Browsing Ph.D. Psychology by Subject "co-chaperones"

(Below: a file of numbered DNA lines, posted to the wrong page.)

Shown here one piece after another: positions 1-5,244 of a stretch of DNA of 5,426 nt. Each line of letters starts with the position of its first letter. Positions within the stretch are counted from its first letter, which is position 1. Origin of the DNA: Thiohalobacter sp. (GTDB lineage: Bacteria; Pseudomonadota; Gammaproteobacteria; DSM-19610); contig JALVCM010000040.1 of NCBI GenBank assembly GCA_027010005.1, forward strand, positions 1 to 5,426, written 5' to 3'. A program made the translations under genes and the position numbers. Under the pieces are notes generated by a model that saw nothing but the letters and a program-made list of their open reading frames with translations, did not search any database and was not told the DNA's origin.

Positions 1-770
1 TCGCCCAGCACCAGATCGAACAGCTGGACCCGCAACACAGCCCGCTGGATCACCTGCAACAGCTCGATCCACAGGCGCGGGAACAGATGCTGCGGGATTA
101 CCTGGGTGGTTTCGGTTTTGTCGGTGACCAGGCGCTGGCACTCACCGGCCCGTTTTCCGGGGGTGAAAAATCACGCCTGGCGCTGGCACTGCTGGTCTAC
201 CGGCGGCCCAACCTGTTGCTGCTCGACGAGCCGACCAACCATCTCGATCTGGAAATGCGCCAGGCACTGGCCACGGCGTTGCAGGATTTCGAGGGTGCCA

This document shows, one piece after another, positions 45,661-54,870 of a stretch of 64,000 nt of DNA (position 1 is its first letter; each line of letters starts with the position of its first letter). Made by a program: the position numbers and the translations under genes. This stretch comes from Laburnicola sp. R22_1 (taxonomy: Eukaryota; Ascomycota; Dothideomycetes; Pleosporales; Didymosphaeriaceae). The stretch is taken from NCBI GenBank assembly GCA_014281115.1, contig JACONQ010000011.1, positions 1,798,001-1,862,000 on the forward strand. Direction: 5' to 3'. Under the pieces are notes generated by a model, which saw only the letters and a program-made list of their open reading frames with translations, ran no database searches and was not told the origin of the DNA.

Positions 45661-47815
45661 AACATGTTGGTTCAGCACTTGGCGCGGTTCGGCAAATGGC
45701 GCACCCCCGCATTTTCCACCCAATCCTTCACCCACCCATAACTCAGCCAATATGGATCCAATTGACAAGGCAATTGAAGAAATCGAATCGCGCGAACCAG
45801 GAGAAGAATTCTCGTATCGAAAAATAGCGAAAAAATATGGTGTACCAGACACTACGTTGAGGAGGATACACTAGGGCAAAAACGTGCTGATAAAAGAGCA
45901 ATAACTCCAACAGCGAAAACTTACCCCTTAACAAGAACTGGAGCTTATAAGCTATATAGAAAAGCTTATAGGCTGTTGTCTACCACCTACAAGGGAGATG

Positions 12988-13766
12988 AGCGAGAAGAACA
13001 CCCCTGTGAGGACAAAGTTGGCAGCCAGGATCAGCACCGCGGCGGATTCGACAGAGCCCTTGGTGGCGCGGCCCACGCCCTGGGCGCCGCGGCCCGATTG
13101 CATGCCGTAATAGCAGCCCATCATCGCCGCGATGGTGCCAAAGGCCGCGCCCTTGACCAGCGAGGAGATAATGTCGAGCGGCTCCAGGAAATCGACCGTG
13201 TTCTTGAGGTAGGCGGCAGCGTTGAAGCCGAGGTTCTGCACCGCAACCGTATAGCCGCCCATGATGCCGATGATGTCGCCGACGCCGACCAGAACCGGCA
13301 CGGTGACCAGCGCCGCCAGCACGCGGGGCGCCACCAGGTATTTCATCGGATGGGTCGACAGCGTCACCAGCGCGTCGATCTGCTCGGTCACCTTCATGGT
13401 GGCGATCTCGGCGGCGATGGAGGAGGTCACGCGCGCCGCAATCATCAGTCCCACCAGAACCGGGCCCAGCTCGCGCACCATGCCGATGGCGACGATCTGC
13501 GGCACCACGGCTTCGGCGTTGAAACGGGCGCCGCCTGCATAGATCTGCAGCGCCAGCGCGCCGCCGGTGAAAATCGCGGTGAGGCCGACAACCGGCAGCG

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Developmental and gonadal regulation of hypothalamic-pituitary-adrenal axis function in adolescent and adult ratsThe hypothalamic-pituitary-adrenal (HPA) axis regulates the release of stress hormones and its function is dependent on various factors including prior exposure to stressors, circulating gonadal hormones, and developmental status. The overarching goal of this thesis was to uncover the potential mechanisms mediating developmental changes in HPA function and its regulation by gonadal hormones during adolescence and early adulthood. In Chapter 2, I found that pre-pubertal (postnatal day [P]35) and post-pubertal (P45) adolescents responded to an acute stressor with greater release of corticosterone (the main stress hormone in rodents) compared with adults (P75). To determine whether differences in corticosterone release were related to ongoing maturation of HPA feedback, I investigated glucocorticoid receptor (GR) activity and mRNA expression of receptors (Nr3c1, Nr3c2) and their co-chaperones (Fkbp5, Fkbp4, Bag1) in the hippocampus. I provide novel evidence that P35 males have more, not less, GR translocation from the cytosol to the nucleus in response to stress compared with P75 males. Gene expression remained relatively stable across development, except for Fkbp4, which codes for a pro-translocation protein and was up-regulated in P35 males relative to expression in P75 males. Thus, there are developmental shifts in the hormonal response to stress that are likely unrelated to GR activity in the hippocampus. In Chapter 3, I investigated whether differences in HPA function are explained by gonadal status; in adult males, testosterone reduces HPA function. Age-related differences in corticosterone release persisted when orchiectomized (OCX) males at each age were administered testosterone. Moreover, the effect of testosterone changed across the adolescent period; relative to those that got blank implants, testosterone had no effect on post-stress concentrations of corticosterone at P35, increased concentrations at P45, and tended to reduce concentrations at P75. Testosterone reduced expression of AVP in the PVN at all ages, but did not affect Fos (a marker of neuronal activation) expression. I hypothesized that the age-specific effects of testosterone on corticosterone were related to differential conversion to metabolites (e.g., estradiol), which I tested using androgen receptor (AR) and estrogen receptor (ER) antagonists (flutamide and tamoxifen, respectively) in the presence of testosterone or dihydrotestosterone (DHT). Testosterone produced a similar, albeit non-significant, age-specific pattern of effects on corticosterone as described above, and I found little evidence for effects of receptor antagonists. Androgens reduced post-stress concentrations of progesterone in all age groups, and flutamide prevented the effect. Together, this study provides evidence for developmental shifts in stress responses and their regulation by gonadal hormones. In Chapter 4, I examined the influence of estradiol on HPA function in adult female rats as a first step toward understanding developmental shifts. Ovariectomy (OVX) reduced post-stress concentrations of corticosterone compared with sham OVX and OVX females given estradiol alone or in combination with progesterone. I also found that OVX females had greater cytosolic expression of GR, possibly increasing sensitivity to corticosterone. In a second experiment, I found that progesterone partially mitigated the effect of estradiol on corticosterone release and that gene expression of stress hormone receptors (Nr3c1, Nr3c2), their co-chaperones (Fkbp5, Fkbp4, Bag1), and a co-activator (Src-1) did not change as a function of ovarian hormones. Together, these studies build on previous research investigating developmental and gonadal regulation of HPA activity and provide novel findings regarding potential mechanisms underlying their actions.